leaf quilting – a tutorial

I know I’ve mentioned about nine thousand times already know how much I love Elizabeth’s dogwood quilting pattern. Lately I’ve been wanting to quilt every quilt I make with this pattern, but in the interest in keeping a little variety in my life (not to mention a little variety for this old blog!) I’ve been playing around with the design a bit to achieve slightly different looks.

For my recent Fall Cross quilt I thought a leaf pattern would go well, so I adjusted the dogwood pattern a bit to add the veins of a leaf within each petal arc. Want to try it? Here’s a series of quick drawings showing how this was quilted. (If you haven’t tried Elizabeth’s pattern yet, I highly recommend you do that first, then come back and try this variation!)

First you’ll need to draw a grid of squares on your quilt. For my Fall quilt I used a 2″ square grid. I use a washable marker to draw out the grid, but feel free to use your preferred method of marking!

This is a free motion quilting pattern, quilted in columns starting from the bottom of the quilt and quilting up one column of the grid to the top of the quilt.

Starting from either bottom corner of the square, quilt an arc up to the opposite corner of the square, then quilt another arc back down to your starting point.

Starting from that same point, quilt the series of ‘veins’ through the center of the leaf. You’ll want to quilt outwards from the center of the leaf out to each side (though not all the way to the edge of the leaf) and then back along that line back to the center line. Continue making these little veins throughout the leaf.

When you reach the top of the leaf, then you’ll continue the same way, alternating the direction of the leaves. In the photo above, the arc for the second leaf would start from the bottom left corner and go to the top right, then back down to the bottom left corner.

Continue up the row to the top of the quilt.

Repeat for the next column, though this time the leaves will go in the opposite direction as the previous column.

Once done, stand back and admire the fun pattern!

Any questions? Leave them in the comments and I’ll answer there.

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16 Responses to leaf quilting – a tutorial

  1. 1
    Suzanne says:

    What a great variation!

  2. 2

    this is lovely and I’m grateful for your instruction. I like the little whimsy with the teeny loops you allowed with the veins. I could totally handle this. thanks!

  3. 3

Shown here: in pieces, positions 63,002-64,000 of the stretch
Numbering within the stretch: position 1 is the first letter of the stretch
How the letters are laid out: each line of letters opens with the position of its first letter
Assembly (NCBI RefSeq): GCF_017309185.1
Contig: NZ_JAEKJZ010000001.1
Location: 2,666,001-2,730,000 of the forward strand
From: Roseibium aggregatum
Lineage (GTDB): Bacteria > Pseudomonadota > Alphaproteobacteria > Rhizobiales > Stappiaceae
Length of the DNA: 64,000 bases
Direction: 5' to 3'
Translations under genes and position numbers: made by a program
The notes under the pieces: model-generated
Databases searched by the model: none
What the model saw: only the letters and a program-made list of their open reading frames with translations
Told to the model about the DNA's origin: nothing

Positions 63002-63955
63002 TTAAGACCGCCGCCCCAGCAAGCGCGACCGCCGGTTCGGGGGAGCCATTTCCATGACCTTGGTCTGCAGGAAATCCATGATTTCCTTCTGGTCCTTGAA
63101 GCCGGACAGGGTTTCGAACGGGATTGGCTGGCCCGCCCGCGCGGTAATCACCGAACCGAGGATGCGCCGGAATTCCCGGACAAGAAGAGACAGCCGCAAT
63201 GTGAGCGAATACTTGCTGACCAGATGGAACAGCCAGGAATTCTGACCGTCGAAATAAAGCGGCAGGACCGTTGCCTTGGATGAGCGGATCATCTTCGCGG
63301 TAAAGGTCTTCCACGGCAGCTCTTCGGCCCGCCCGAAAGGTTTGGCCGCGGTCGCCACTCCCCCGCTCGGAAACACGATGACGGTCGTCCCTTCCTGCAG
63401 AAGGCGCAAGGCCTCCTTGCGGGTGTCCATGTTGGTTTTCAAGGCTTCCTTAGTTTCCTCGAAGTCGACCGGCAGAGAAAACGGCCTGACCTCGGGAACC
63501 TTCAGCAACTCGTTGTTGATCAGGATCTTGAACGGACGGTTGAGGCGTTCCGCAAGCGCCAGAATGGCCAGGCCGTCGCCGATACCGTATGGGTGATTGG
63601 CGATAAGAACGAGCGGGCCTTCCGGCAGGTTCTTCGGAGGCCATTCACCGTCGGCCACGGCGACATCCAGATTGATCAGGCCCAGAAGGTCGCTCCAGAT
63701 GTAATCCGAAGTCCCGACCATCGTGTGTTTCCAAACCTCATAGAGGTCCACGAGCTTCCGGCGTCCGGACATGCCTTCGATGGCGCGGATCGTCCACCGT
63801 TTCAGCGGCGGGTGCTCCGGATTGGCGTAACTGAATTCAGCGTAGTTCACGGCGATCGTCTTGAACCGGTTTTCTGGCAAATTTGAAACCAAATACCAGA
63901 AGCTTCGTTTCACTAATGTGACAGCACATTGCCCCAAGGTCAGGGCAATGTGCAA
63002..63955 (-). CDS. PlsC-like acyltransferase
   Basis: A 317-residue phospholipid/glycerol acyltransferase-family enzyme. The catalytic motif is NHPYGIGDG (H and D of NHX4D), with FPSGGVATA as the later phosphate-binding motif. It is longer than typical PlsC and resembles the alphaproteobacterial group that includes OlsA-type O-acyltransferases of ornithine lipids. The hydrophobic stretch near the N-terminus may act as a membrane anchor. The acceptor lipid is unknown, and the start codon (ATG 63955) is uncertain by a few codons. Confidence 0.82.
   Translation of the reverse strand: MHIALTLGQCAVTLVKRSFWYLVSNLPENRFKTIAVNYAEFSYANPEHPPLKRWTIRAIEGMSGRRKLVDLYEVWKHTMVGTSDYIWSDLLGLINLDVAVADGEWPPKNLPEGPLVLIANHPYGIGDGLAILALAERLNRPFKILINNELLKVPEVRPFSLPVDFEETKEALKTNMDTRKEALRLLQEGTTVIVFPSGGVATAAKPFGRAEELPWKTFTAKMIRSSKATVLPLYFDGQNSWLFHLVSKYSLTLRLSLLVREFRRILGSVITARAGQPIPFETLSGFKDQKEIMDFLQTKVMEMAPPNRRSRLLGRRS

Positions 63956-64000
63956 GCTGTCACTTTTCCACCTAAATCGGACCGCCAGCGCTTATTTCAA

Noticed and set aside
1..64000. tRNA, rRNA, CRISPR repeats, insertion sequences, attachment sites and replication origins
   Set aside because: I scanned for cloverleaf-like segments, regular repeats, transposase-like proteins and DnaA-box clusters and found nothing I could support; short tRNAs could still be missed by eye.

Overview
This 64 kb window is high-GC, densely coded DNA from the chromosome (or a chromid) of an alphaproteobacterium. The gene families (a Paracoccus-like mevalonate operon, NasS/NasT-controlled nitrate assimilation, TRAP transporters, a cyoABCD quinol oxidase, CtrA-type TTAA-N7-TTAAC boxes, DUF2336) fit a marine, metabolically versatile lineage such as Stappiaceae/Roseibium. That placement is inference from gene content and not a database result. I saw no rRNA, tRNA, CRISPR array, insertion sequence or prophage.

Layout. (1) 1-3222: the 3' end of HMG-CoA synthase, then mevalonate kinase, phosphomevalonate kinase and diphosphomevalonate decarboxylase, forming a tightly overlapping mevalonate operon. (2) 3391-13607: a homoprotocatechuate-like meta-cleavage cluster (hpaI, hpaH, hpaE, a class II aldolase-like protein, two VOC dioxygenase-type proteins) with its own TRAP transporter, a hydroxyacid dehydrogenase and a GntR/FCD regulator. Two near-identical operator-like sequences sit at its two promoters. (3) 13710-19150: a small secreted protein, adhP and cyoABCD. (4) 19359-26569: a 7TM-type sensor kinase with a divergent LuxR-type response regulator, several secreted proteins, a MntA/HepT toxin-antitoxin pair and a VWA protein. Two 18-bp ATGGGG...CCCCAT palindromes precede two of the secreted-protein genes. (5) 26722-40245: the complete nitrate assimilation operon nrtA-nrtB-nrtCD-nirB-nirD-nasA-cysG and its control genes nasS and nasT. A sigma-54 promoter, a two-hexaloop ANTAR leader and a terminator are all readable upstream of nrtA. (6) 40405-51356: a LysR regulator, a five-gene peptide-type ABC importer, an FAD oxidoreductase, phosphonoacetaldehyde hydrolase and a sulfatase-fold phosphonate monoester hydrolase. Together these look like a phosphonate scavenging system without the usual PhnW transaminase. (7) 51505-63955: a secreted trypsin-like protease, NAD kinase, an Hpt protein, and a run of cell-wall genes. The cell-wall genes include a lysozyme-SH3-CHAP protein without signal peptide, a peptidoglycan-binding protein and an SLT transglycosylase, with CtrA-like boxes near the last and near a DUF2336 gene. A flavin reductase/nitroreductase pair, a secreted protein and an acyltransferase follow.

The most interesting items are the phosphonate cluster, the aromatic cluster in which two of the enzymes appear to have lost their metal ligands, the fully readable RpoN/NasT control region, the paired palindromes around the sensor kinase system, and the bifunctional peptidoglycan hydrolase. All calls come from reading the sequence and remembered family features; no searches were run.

this is such a great quilting motif. I have been practice drawing it first.

  4. 4
    PT in SC says:

    Thanks so much for the instruction, going to give it a try. Happy Thanksgiving.

  5. 5
    Kitty says:

    Great idea!! Thank you for the instruction!!

  6. 6
    Amanda says:

    Thanks so much for sharing this tutorial. Can’t wait to try it!

  7. 7
    Joyce Mitchell says:

    Thanks for the great tutorial. Even I can probably do this.

  8. 8
    Lynnette says:

    This is beautiful. What a great way to create a new design. Thanks for sharing!

  9. 9
    Jantine says:

    No questions, this is very clear! Thank you very much, I really love to give this a try soon! Know which quilt to use too šŸ˜‰

  10. 10
    Mae says:

    All of your quilting is so pretty and consistent and I love to get project ideas from your blog. What kind of foot would I use to do this design? When you say free motion, do you mean you are regulating speed/tension/stitch length? Are the feed dogs down? I’m a self taught quilter and I really only enjoy the fabric shopping/piecing part of quilting but I am trying to broaden my horizons in the quilting department!

  11. 11
    Stephinie says:

    Love This!! I am totally sharing it in this week’s weekend link love post!

  12. 12
    Carla says:

    I need to bookmark this so I can refer back to it when I’m ready to quilt.
    Thanks for sharing

  13. 13
    Green says:

    I love this! I have been thinking about doing the dogwood quilting pattern on some of my squarer quilts and the variation you added with the leaves is just great. It adds a nice natural feel. Perfect with the wonky cross blocks on the front and the fabrics. Just great!

  14. 14
    kris says:

    I love this. I have been toying with doing Elizabeth Hartmans dogwood design but I am afraid to do it and get lopsided circles on the back. My quilt is Elizabeth Hartman’s Birdbath and it is a quilt going to a Relay for Life charity silent auction. I can do fairly nice quilting with my walking foot but only so so work with FMQ. I like the leaf design as I can see how it can be a tiny bit more free form.
    My question is this…if the pieced quilt has clear centers and the design can fit either wholly in the center of the bird bath or split into quarters which I think would be 2 in so 4 would fit in the center…then do you just continue in the design no matter where it falls? I am thinking that I would not hit the centers if I kept it all one size across the whole quilt. I am thinking I would have to make the centers all the same and maybe divide the rest between those center blocks the best I can or just make the whole design bigger and just go all over no matter where it falls. What do you suggest? I feel I have one chance to get this right since it is for charity. Thanks, kris

  15. Pingback: Free Sewing Patterns: Quilting | married to a bmw

  16. 15
    Nola says:

    I have just seen your machine quilting tutorial and I would like to give it a try.

    Please can you tell me do you sew through the paper?

    I hope this is not a stupid question but I am new to machine quilting.

    thanks for your time

    Nola in England

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